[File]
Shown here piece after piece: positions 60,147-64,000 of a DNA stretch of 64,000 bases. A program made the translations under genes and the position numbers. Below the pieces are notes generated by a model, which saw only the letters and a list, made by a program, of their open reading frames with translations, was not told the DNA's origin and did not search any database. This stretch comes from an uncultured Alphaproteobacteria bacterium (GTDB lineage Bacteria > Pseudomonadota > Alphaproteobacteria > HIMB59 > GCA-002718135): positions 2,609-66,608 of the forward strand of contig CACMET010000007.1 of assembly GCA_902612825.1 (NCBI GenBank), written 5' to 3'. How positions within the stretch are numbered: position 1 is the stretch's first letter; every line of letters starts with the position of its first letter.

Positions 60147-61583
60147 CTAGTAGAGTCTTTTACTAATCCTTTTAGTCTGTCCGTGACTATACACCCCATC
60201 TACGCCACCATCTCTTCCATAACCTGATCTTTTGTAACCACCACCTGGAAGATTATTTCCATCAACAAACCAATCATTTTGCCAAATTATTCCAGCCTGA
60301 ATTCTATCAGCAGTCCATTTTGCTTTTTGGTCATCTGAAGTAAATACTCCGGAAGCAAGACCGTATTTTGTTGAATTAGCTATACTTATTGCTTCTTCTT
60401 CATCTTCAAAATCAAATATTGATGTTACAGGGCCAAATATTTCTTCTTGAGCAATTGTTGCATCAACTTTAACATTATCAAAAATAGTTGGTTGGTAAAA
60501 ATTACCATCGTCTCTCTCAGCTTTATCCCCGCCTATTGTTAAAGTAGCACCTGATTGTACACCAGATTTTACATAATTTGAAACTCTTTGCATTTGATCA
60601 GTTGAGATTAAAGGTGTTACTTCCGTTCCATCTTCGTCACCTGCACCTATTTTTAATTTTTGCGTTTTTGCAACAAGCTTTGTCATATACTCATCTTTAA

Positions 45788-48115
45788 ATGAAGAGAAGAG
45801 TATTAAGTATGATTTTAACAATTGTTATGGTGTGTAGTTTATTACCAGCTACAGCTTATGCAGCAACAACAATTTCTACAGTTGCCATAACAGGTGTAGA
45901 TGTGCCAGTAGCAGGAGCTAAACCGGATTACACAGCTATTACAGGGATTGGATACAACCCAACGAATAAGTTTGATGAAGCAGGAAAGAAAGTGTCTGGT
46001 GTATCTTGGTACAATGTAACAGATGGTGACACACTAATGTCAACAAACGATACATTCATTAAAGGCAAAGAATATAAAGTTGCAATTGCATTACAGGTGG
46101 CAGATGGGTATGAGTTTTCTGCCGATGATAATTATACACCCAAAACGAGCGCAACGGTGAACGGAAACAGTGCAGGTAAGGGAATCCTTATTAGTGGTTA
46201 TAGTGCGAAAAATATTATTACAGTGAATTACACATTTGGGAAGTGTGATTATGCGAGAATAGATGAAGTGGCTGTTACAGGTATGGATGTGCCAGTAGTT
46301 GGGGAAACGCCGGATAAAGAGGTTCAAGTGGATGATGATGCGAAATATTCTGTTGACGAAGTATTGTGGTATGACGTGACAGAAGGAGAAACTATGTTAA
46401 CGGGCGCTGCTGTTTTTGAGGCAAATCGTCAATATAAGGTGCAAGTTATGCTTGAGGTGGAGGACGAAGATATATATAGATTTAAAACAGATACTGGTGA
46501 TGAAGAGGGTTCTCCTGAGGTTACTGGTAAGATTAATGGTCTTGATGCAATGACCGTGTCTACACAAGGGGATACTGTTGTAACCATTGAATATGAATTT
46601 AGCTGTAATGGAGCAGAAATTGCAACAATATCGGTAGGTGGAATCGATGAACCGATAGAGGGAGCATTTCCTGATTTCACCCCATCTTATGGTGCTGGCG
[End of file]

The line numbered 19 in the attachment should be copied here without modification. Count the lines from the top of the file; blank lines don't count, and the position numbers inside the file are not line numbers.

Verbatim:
46601 AGCTGTAATGGAGCAGAAATTGCAACAATATCGGTAGGTGGAATCGATGAACCGATAGAGGGAGCATTTCCTGATTTCACCCCATCTTATGGTGCTGGCG